The five-year strategy aims to enhance efforts to achieve a leprosy-free Bangladesh.

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Patients and a member of staff (standing) at the Salvation Army clinic.

On April 13, I visited a leprosy clinic run by the Salvation Army in Mirpur, a subdistrict of Dhaka. This well-run clinic provides multidrug therapy and offers a wide range of services, including ulcer treatment, counseling and footwear; runs skin camps; and refers cases for reconstructive surgery. That day, those calling at the clinic included Abdul (picture on the cover), who is receiving treatment for leprosy reaction.

From the clinic I moved on to a saree factory in the handloom weaving area known as Mirpur Banarasi Palli. The factory is run by a person affected by leprosy. It was started with a loan he received from his self-help group - a group supported by TLMI-B. The factory now employs 40 people, including non-leprosy affected. The factory shop sells around 1,000 sarees a month.

Next I called at the home of a person affected by leprosy in the Bashbari area of Mohammadpur. A self-help group mentored by TLMI-B meets here. Through buying and selling fish and vegetables, members make a monthly contribution to a bank account the group has opened. This sum is used for loans to members.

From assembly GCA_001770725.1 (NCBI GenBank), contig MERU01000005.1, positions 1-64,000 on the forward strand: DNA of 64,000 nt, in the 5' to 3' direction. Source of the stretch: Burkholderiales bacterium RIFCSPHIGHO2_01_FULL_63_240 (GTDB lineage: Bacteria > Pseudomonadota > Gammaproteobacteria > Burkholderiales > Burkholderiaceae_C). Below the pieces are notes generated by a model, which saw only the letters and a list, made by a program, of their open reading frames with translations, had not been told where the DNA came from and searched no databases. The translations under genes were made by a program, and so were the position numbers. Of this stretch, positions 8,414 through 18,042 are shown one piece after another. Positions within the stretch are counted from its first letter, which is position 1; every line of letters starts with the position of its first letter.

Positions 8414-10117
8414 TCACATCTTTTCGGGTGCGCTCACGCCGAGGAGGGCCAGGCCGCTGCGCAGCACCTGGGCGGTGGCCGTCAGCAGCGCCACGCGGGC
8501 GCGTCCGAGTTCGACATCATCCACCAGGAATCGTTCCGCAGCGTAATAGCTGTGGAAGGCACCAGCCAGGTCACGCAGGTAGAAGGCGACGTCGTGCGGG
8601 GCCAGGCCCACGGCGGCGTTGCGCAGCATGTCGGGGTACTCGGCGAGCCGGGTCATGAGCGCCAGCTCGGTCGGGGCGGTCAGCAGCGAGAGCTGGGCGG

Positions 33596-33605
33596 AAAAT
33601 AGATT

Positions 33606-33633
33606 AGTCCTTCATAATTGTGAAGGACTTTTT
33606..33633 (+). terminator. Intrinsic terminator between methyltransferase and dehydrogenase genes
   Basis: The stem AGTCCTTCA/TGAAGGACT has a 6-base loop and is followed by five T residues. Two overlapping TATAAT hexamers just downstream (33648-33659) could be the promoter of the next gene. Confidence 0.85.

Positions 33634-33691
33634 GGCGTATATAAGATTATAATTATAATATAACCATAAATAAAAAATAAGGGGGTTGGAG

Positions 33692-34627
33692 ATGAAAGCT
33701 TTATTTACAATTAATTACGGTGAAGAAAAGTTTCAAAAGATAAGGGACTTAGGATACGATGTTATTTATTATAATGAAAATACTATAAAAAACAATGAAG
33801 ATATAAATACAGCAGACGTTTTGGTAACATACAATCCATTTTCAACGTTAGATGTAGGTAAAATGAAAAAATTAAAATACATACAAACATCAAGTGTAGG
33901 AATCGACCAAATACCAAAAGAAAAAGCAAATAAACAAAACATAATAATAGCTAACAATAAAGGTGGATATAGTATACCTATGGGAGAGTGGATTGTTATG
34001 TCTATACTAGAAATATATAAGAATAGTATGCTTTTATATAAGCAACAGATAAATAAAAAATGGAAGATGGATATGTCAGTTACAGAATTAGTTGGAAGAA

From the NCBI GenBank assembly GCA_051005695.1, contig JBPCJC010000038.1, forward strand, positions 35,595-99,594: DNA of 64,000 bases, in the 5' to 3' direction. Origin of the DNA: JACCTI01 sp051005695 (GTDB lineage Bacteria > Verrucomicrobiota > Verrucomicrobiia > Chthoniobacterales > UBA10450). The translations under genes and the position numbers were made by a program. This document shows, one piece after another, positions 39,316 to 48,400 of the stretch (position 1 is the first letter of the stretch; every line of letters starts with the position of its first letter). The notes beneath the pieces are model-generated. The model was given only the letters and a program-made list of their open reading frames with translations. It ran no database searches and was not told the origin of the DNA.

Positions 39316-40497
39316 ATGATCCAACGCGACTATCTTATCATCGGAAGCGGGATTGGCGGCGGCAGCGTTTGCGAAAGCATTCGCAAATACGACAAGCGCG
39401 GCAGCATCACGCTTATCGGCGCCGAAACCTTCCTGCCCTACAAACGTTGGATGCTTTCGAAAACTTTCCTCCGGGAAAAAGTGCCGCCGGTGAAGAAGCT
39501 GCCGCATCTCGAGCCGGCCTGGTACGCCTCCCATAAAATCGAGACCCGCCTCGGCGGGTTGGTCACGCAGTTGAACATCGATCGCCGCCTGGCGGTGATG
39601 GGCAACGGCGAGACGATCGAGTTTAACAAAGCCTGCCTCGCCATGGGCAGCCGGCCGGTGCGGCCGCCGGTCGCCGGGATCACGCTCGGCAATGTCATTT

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At work in the saree factory

On April 14, the day that marked the Bengali New Year, I travelled six hours by road to Srimangal, a tea-growing region in Sylhet Division in the northeast of the country. The next morning I was briefed by HEED Bangladesh about its activities in the area.

HEED was established in 1974 to promote national development through improving the socio-economic position of the disadvantaged and underprivileged. In 1976 it discovered and began treating cases of leprosy in the tea plantations. Over the years it has provided inpatient and outpatient services, including ulcer care, reconstructive surgery and physiotherapy, as well as supplying footwear and offering skills training. It has also sought to educate the public about leprosy through such means as puppet plays and folk songs.

In recent years, however, because of funding difficulties, its work has largely been confined to dispensing drugs. HEED Bangladesh's president is Pastor Anwar Hossain. "Pray for Bangladesh and people affected by leprosy," he said. "And let us join forces to work on their behalf."

After the meeting, I visited a HEED clinic, a hospital run by a tea estate and a government hospital for TB and leprosy. At the Chatlapur Tea Estate Hospital about 20 people affected by leprosy had gathered. Among the people I met were a basket maker; a woman who works as a seamstress after receiving HEED skills training; a tea estate worker; and a young girl being treated for the disease.

I came away from this visit to Bangladesh with a renewed awareness of the important role that NGOs play at the grassroots level, and of how essential to a nation's leprosy strategy for there to be a solid partnership between the government, the WHO and NGOs. It is also important that people affected by leprosy become more involved in leprosy control activities and make their voices heard. I hope to see this happening more in Bangladesh and I shall be following its progress closely.